The Butterfly Effect
Starring: Ashton Kutcher and Amy Smart
Evan Treborn seems to be the average child of a struggling single mom. He rides his bike, plays with his friends, and loves his dog. But then he starts having blackouts. During these blackouts, he does things that he can’t remember and ends up in places without knowing how he got there. After being taken to specialist after specialist, Evan is finally told to keep a daily journal, logging even the most mundane activities in hopes of discovering the source of his fugues.
Throughout his childhood, Evan maintains a long-time crush on his neighbor and friend, Kayleigh Miller. Despite having to endure her troubled home and sociopathic brother Tommy, Kayleigh is a sweet girl who returns Evan’s innocent affection. After a horrific event that Evan can’t remember, his mother decides that they should move away, and Evan is forced to leave Kayleigh behind with the promise that he’ll come back for her someday.
In college, Evan excels. His mysterious blackouts ended many years before, and he doesn’t give them a second thought until he happens upon one of his childhood journals. When he reads it, the blackout from that time is suddenly filled with memory, and Evan realizes the truth. With his newfound knowledge, Evan not only believes that he can make himself remember just what happened during his childhood fugues, but he can also alter the past. His motivation is his love for Kayleigh, who led a hard, cruel life when Evan moved away, and can’t live with her own terrible memories. Evan is determined to change the past to give Kayleigh a better future - one in which they can finally be together.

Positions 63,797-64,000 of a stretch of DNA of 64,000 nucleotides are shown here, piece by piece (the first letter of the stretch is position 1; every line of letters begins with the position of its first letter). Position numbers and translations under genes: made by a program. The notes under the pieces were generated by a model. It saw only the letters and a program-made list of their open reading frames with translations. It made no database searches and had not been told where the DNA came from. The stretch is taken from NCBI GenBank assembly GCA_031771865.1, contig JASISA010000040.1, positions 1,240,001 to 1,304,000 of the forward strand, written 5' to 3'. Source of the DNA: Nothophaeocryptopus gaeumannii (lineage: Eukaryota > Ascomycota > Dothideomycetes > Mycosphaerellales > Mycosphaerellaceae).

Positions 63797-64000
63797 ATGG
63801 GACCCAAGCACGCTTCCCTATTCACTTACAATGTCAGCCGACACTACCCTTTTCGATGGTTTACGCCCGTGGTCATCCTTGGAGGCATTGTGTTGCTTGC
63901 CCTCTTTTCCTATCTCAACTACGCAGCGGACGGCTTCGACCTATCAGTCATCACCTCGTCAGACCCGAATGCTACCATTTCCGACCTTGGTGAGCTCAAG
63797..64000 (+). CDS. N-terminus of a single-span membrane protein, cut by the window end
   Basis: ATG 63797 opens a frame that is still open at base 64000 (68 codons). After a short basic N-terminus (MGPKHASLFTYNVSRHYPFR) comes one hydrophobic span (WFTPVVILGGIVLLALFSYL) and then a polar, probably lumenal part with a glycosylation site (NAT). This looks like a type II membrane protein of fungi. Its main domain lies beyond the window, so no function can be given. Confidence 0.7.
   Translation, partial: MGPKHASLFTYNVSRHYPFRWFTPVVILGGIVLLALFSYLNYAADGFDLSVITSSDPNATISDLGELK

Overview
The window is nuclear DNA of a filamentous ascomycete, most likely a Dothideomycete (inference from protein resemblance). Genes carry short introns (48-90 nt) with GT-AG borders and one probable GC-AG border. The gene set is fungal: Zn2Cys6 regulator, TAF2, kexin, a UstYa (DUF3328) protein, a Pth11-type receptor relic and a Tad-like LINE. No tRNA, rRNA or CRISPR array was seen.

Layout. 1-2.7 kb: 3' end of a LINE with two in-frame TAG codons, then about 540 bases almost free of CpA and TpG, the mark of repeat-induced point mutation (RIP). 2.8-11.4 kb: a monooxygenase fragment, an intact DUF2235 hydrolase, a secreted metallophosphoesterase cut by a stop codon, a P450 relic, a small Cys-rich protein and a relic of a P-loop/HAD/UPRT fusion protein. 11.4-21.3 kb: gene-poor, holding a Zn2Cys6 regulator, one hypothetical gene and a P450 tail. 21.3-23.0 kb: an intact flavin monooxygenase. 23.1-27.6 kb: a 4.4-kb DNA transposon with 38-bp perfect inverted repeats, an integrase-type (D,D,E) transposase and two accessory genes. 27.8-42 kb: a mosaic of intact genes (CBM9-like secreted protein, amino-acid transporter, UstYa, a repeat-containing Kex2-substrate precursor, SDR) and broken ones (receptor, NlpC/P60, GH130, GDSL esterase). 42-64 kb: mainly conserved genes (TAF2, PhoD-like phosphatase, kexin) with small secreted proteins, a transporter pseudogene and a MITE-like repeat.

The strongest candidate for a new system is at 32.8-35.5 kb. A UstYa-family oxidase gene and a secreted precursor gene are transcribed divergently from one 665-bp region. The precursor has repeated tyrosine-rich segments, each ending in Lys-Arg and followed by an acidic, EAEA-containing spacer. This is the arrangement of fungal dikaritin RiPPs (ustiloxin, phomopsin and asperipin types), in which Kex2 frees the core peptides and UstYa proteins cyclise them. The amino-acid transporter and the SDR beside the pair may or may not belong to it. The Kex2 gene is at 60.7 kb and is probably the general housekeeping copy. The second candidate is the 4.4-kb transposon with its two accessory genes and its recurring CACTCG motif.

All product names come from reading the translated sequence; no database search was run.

“The Butterfly Effect” is a great love story, and I for one was truly surprised at how much I enjoyed the film. Ashton Kutcher was a real surprise to me as Evan, a deeply troubled young man who only wants to change the lives of those he loves for the better. I saw the barest hint of the “Punked” Ashton during one light-hearted scene, but he truly became someone else for this role. Amy Smart is not an actress that I really noticed until this film. She is truly a chameleon in this movie, switching convincingly from bubbly cheerleader to jaded prostitute without a hitch. Melora Walters and William Lee Scott were also quite memorable as Evan’s Mom and Kayleigh’s disturbed older brother. You can’t deny the brilliance of casting such amazing child actors, either. Jesse James and Cameron Bright, who both played Tommy Miller at different ages, were so good they were scary. Overall, the film is a must see and if you can, rent the director’s cut, which offers alternate endings.
Horror Factor: 7.5
Romance Factor: 8.5